Bilateral and multilateral trade agreements are strange beasts. They are usually drafted to get two countries or regions to open up their markets, therefore contain all sorts of harmonising provisions which will bring the contracting parties’ laws closer to one another in order to ease trade. One of the topics that is usually the subject of harmonisation is IP policy, as there are several important trade-related aspects of intellectual property rights. The United States has initiated and conducted several trade agreements in the past decade which has resulted in major IP overhaul in the contracting states (see DR-CAFTA).
The US Trade Representative and the European Commission have been drafting the Anti-Counterfeiting Trade Agreement (ACTA). Up until recently, little was known about the agreement other than the negotiation was shrouded in secrecy, which made a lot of people understandably nervous. After all, this is an IP infringement agreement that has the potential to export draconian IP measures to contracting states. Since 2007, documents have been leaked through Wikileaks, and more recently, there has been renewed interest in the topic due to more details that have emerged about suggested provisions that include three strikes disconnection and criminalisation for non-commercial infringement.There has been much written on the subject already, including the cited links. Michael Geist’s coverage is the first place to go to get all of your ACTA information.
Although we are just starting to get glimpses of what ACTA will bring to the table, one thing that worries me is the lack of transparency in the negotiation process. Why is there reluctance to air some of the proposals? Is it because the drafters fear the type of response that the agreement is getting online? Sure, those who care about this sort of thing are only the digerati, twitterati and bloggerati, in other words, the same old vocal digital minorities that like to complain about copyright anyway. So why hide the agreement? Most free trade agreements are generally drafted openly, with the various negotiating rounds being subject to outside scrutiny. Why do we have so much secrecy on this occasion?
In a very damning leak posted in Wikileaks, even the European Commission seems to have expressed concern about the lack of transparency. Here we get a glimpse of the unilateral and closed nature of the drafting process:
“US reported that they have been working on a draft text since the end of the 5th round (end of July) and that this was basically finalised. However, they are still involved in internal consultations with other government agencies and a number of private stakeholders (bound to strict confidentiality clauses), therefore they were not willing to share with COM (or even to show us) the text at this stage.”
Hmmm… so only a few stakeholders have been shown the draft. I would bet my iPod that those stakeholders include the MPAA, the RIAA, and other content industries, but do not include consumer organisations. The European Commission describes the content of the Internet provisions:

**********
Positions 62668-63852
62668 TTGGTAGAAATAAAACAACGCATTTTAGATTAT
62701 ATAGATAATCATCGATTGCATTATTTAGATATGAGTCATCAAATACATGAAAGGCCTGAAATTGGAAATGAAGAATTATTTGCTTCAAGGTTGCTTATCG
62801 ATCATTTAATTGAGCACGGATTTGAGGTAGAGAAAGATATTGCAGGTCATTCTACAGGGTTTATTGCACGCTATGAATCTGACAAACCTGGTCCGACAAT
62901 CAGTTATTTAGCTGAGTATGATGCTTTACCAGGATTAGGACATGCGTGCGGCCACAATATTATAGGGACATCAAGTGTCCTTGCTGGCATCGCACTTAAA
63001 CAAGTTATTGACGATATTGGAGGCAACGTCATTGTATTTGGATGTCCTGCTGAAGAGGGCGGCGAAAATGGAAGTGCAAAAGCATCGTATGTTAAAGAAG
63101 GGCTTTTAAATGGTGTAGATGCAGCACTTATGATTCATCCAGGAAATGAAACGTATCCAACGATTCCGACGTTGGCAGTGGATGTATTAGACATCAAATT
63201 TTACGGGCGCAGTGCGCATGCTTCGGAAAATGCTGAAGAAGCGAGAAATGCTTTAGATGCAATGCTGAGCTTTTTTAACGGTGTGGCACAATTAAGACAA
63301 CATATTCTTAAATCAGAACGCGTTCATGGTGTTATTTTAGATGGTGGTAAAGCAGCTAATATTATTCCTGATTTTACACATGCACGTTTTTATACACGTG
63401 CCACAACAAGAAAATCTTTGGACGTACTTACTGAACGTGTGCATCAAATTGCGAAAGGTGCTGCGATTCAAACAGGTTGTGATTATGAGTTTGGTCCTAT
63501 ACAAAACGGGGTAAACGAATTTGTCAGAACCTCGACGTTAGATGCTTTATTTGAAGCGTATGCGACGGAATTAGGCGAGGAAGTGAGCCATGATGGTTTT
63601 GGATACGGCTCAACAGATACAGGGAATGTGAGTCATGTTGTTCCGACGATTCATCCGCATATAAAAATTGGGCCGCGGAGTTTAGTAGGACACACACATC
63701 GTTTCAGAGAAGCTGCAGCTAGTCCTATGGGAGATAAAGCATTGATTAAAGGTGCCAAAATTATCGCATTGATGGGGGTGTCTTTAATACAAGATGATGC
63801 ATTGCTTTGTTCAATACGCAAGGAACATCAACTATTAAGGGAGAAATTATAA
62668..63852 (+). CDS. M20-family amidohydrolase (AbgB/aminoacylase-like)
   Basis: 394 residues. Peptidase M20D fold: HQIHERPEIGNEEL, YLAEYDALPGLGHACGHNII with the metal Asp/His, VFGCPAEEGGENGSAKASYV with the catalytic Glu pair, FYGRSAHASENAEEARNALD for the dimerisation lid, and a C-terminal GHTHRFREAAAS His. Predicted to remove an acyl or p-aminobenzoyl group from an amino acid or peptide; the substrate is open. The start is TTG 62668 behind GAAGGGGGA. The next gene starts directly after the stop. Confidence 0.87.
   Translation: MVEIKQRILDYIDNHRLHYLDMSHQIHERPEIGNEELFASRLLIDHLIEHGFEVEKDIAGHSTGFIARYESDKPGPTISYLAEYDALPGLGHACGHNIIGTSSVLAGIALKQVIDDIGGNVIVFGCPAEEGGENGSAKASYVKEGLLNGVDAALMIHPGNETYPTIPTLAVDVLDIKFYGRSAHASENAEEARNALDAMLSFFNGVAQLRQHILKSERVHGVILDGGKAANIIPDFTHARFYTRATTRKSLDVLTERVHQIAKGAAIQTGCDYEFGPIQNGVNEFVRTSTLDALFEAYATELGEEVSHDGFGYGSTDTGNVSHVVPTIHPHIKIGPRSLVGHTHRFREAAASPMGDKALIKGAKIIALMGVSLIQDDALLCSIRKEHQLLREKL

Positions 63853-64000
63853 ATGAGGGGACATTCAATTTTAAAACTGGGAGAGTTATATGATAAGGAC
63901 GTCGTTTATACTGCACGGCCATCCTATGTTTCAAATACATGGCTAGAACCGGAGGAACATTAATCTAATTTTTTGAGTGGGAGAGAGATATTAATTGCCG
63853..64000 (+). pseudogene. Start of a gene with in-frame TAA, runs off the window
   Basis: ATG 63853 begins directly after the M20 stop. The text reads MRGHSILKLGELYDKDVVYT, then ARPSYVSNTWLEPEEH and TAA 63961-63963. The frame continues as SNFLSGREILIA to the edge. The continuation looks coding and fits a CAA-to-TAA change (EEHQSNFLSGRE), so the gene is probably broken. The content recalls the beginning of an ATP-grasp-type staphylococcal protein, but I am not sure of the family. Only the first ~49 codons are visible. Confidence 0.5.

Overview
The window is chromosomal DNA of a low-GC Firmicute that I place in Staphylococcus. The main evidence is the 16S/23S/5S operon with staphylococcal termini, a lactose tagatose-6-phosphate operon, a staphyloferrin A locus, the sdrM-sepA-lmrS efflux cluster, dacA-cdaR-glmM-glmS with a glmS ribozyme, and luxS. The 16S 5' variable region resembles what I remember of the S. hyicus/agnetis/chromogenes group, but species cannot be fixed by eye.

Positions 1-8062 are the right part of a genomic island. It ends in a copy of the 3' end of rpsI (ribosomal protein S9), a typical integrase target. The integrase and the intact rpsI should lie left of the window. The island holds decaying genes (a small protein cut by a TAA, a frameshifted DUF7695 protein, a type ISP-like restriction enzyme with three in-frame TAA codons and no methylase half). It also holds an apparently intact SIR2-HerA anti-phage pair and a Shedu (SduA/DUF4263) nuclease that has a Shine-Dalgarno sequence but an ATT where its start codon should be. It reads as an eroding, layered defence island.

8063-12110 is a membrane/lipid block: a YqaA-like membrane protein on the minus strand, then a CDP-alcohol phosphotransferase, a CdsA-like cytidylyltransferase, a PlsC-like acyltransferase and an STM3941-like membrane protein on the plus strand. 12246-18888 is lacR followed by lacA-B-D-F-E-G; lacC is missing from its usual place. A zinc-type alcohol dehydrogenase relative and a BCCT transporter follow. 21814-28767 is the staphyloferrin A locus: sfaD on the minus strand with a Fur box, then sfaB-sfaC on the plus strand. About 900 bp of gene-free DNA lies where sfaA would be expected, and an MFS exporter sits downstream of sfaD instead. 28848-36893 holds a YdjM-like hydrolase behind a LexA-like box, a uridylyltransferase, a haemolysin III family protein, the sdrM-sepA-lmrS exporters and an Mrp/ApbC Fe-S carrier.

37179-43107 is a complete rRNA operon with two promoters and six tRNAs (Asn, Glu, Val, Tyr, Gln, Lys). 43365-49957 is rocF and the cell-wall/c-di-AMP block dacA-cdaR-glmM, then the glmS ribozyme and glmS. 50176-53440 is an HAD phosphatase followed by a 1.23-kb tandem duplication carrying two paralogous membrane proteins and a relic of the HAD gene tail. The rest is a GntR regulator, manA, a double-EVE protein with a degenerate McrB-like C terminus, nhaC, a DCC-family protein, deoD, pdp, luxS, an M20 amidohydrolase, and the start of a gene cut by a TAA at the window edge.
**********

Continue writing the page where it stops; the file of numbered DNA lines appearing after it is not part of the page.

Section 1: Baseline obligations inspired by article 41 TRIPs, imposing adequate and effective legal remedies, as provided in relevant sections of ACTA (civil, penal), for internet infringements.
Section 2: ACTA members have to provide for third-party liability.
Section 3: Safe-harbours for liability regarding ISPs, based on Section 512 of the Digital Millennium Copyright Act (DMCA)2, including a preamble about the balance between the interests of internet service providers (ISPs) and right-holders.
Section 4: Will focus on technical protection measures (TPMs). Language inspired by US-Jordan Free-Trade Agreement (article 4.13)4, as well as by the WIPO Internet Treaties (articles 11 WCT and 18 WPPT)
Section 5: Will focus on Rights’ Management. Language inspired by US-Jordan Free-Trade Agreement (article 4.13)5, as well as by the WIPO Internet Treaties (articles 11 WCT and 18 WPPT)
As some have pointed out, there is nothing inherently worrying here, we already have some provisions in this regard based on existing treaties, and as noted, the U.S. has already exported some of its DMCA provisions to other countries. The problem with this view is that these bilateral agreements export the draconian enforcement part of American copyright law as exemplified by the DMCA, but they do not export the good things. The U.S. has an open-ended and wide-ranging exception and defence regime in the shape of Fair Use, and the periodic revision of exceptions conducted by the Library of Congress. These provisions are not included in the agreements, which means that countries such as the UK which have a much less flexible system such as fair dealing will get maximum enforcement without the exceptions.
Hopefully, the negotiation process will be opened up, and we will be able to get a clearer picture of what is being proposed. I am personally rather concerned about what I have read so far.
Update: Here is a list of those who have seen ACTA so far.